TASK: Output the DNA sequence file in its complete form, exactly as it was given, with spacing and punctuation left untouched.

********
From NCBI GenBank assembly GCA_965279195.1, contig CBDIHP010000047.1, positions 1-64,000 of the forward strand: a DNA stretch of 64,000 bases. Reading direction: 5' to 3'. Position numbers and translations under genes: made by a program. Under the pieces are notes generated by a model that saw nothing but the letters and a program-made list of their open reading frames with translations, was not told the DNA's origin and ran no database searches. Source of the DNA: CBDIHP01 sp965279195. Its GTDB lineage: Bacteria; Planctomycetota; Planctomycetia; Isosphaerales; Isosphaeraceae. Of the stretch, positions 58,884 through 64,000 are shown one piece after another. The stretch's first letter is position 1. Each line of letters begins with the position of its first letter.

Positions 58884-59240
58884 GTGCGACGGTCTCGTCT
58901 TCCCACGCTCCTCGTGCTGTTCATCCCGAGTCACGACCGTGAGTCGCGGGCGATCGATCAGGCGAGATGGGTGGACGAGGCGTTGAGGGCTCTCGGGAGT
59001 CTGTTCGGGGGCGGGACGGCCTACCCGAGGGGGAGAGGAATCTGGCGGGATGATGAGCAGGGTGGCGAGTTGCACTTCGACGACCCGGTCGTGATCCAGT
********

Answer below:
From NCBI GenBank assembly GCA_965279195.1, contig CBDIHP010000047.1, positions 1-64,000 of the forward strand: a DNA stretch of 64,000 bases. Reading direction: 5' to 3'. Position numbers and translations under genes: made by a program. Under the pieces are notes generated by a model that saw nothing but the letters and a program-made list of their open reading frames with translations, was not told the DNA's origin and ran no database searches. Source of the DNA: CBDIHP01 sp965279195. Its GTDB lineage: Bacteria; Planctomycetota; Planctomycetia; Isosphaerales; Isosphaeraceae. Of the stretch, positions 58,884 through 64,000 are shown one piece after another. The stretch's first letter is position 1. Each line of letters begins with the position of its first letter.

Positions 58884-59240
58884 GTGCGACGGTCTCGTCT
58901 TCCCACGCTCCTCGTGCTGTTCATCCCGAGTCACGACCGTGAGTCGCGGGCGATCGATCAGGCGAGATGGGTGGACGAGGCGTTGAGGGCTCTCGGGAGT
59001 CTGTTCGGGGGCGGGACGGCCTACCCGAGGGGGAGAGGAATCTGGCGGGATGATGAGCAGGGTGGCGAGTTGCACTTCGACGACCCGGTCGTGATCCAGT